Failing Firm Defence as a Tool in the Landscape of Mergers
The first question that routes into understanding would be, what is a failing firm and a defence in connection to the same. This means a commercial failure of the target firm as a consequential bearing of a prohibited merger, and the prohibition being used as a defence. When a particular firm is fiscally weak or has decided to depart from the market, merger control proceedings would involve the acquisition of such a firm or maybe the assets of the entity.
Now, when an acquisition among very few competitors occurs, there is a leeway of substantial lessening in competition in the germane marketplaces. In situations of the like, merging parties use the failing firm defence (“FFD”) as a scot-free let go for easy merger clearance on a preferential first-hand basis. As much as merger parties pull in multiple ways of a free escape, the process as a whole would have to suit the elements of an FFD in the eyes of the competition authority.
The elements of consideration would be; if irrespective, the failing firm would leave/exit the market premise if the merger had not taken place or would the loss of the firm have a lessening impact of competition in the pertinent markets or apart from the merger, is there no lesser competitive alternate?
Do not Dismiss the Elements
The first condition requires the notifying parties to prove their financial difficulties with respect to the conditioning perspective of them being a failing firm. Also, the competition authority is not going to take into consideration a plain showcase of the company’s accounts. The demand for high-level evidence will be the requirement failing which the analysis of the same will not lead to suiting of the first condition.
The parties will have to show their internal documentation which was to be made use of prior to the specific merger, show the alternate strategies adopted by them towards the merger consideration as the last resort, for e.g. the minutes of the respective board meetings or investor presentations. This can put the notifying parties into a dilemma as they will want to paint a positive picture of failure to attract potential buyers while the competition authority will want to scrutinize their every move.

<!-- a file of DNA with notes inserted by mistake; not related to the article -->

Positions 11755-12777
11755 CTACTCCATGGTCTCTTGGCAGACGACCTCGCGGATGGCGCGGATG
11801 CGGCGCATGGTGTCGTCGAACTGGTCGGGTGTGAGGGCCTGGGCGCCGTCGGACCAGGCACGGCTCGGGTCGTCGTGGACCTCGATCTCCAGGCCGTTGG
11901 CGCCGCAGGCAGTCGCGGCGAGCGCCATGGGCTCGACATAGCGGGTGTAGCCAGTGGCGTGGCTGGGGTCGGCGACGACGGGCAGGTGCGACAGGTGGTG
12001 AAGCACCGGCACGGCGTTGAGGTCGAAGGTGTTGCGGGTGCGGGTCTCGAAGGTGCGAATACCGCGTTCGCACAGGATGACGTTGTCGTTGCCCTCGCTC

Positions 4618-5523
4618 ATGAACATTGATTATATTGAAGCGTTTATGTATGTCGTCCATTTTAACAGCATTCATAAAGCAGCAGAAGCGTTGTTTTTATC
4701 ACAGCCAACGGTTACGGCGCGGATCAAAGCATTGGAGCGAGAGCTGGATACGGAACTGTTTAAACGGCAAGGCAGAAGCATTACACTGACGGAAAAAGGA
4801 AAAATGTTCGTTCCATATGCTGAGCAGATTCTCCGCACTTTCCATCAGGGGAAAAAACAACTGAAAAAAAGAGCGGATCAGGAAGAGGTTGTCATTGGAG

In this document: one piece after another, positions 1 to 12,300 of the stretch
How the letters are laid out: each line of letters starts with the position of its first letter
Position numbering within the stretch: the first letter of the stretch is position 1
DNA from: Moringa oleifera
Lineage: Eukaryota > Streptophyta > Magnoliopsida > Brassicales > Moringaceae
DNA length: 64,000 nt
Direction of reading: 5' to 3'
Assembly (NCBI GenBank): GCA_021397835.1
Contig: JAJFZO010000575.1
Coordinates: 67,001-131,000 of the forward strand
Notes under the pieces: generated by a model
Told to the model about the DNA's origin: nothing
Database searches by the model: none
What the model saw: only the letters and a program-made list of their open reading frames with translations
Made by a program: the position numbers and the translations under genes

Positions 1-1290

The deliberation of the second condition will mean and require the warning parties to prove that such acquisition shall not create anti-competitiveness or lessening of competition in the pertinent markets in comparison to the natural digression of customers to opposing firms which is a natural phenomenon in such cases. Analytically, the likely behaviour of the supposed failing firms’ customer base will be the criterion of assessment.
If in conclusion, it shows that customers of the existing market can do with buying from smaller markets as against the ones of the merging parties or can wholly buy from alternate firms in equilibrium or higher shares, then such loss will speak otherwise. In such cases where the acquisition shows a less anti-competitive effect, then the requisite merger is a likely scenario in all probabilities.
The third and final condition requires that the merging warning parties show that there are no substitute purchasers and even if there are, the outcome of the same will lead to anti-competitive effects in the germane marketplaces. The operations of an alternate purchaser might not necessarily be in the same market of the existing firm, yet if such a purchaser being the neighbour party of such firm shows interest in the purchase and knows the works of the firm, then such purchaser is deemed to be a credible alternate purchaser.
As for the latter half of the statement, the stake in market share will be the standard norm of assessment. Higher market share than the capital purchaser will simply mean, no likeliness of an anti-competitive effect in the pertinent market. All for all, an FFD with reference to a credible alternative purchaser in the picture is difficult to prove given that the intentions of such purchasers will act for the existing firm as a fear of the unknown.
Has India witnessed the failing firm apocalypse and used it as a defence?
30 million tons of steel was pushed under the bankrupt carpet of India which involved the two steel giants of the nations i.e. Tata Steel and Bhushan Steel. A breach in the form of an acquisition came to light which required the prior approval of the Competition Commission of India (“CCI”) before the approval of the resolution plan go-ahead given by the committee of creditors in the Insolvency and Bankruptcy Code (“IBC”). It is the CCI that decides on the combination perspective under Section 5 of the Competition Act.
As much as CCI stands as an important decision-maker, it respects the timelines governed by IBC and any combination arising out of the same allows the resolution applicant to achieve the ‘Green-Channel’ approval from CCI as well. The green channel approval is meant to help in speedy trial of combination cases arising out of the IBC. The main role of the CCI is to make sure that the proposed combination is not likely to have an appreciable adverse effect on the competition in India. This was well observed in the present case as well.
A Parallel Conclusion?
For a firm to be able to rely on this defense as a corporate rescue, the route to recovery in such a case should showcase absolute impossibility and a cent percent probability of failure in spite of having tried all alternatives. The firm has to show up like being bankrupt with no rescue to recuperating without a helping hand. India pretty much has a fine merger regulation mechanism on board, and following the conditions will pave the way to transparent and speedier means in trial.
 Combination Registration No. C-2018/03/562